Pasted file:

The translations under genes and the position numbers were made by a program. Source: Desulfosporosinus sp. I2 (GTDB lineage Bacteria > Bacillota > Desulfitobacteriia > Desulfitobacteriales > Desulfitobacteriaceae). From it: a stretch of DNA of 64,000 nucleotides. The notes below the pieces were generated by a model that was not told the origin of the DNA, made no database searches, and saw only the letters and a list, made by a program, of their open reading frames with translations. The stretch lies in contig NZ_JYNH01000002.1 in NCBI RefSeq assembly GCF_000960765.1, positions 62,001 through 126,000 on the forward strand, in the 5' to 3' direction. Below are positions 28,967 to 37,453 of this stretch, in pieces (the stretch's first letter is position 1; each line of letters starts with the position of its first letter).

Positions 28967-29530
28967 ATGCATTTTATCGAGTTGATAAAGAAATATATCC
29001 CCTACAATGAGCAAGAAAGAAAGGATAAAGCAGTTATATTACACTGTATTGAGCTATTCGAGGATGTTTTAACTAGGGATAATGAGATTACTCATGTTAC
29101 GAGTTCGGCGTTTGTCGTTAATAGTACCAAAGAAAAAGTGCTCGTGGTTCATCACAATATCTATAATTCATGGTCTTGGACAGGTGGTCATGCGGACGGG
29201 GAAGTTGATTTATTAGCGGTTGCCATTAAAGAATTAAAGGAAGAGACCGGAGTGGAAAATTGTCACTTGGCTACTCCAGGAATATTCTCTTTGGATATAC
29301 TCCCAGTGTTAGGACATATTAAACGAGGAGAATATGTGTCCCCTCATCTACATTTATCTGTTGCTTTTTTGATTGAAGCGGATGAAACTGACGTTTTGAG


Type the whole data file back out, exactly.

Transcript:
The translations under genes and the position numbers were made by a program. Source: Desulfosporosinus sp. I2 (GTDB lineage Bacteria > Bacillota > Desulfitobacteriia > Desulfitobacteriales > Desulfitobacteriaceae). From it: a stretch of DNA of 64,000 nucleotides. The notes below the pieces were generated by a model that was not told the origin of the DNA, made no database searches, and saw only the letters and a list, made by a program, of their open reading frames with translations. The stretch lies in contig NZ_JYNH01000002.1 in NCBI RefSeq assembly GCF_000960765.1, positions 62,001 through 126,000 on the forward strand, in the 5' to 3' direction. Below are positions 28,967 to 37,453 of this stretch, in pieces (the stretch's first letter is position 1; each line of letters starts with the position of its first letter).

Positions 28967-29530
28967 ATGCATTTTATCGAGTTGATAAAGAAATATATCC
29001 CCTACAATGAGCAAGAAAGAAAGGATAAAGCAGTTATATTACACTGTATTGAGCTATTCGAGGATGTTTTAACTAGGGATAATGAGATTACTCATGTTAC
29101 GAGTTCGGCGTTTGTCGTTAATAGTACCAAAGAAAAAGTGCTCGTGGTTCATCACAATATCTATAATTCATGGTCTTGGACAGGTGGTCATGCGGACGGG
29201 GAAGTTGATTTATTAGCGGTTGCCATTAAAGAATTAAAGGAAGAGACCGGAGTGGAAAATTGTCACTTGGCTACTCCAGGAATATTCTCTTTGGATATAC
29301 TCCCAGTGTTAGGACATATTAAACGAGGAGAATATGTGTCCCCTCATCTACATTTATCTGTTGCTTTTTTGATTGAAGCGGATGAAACTGACGTTTTGAG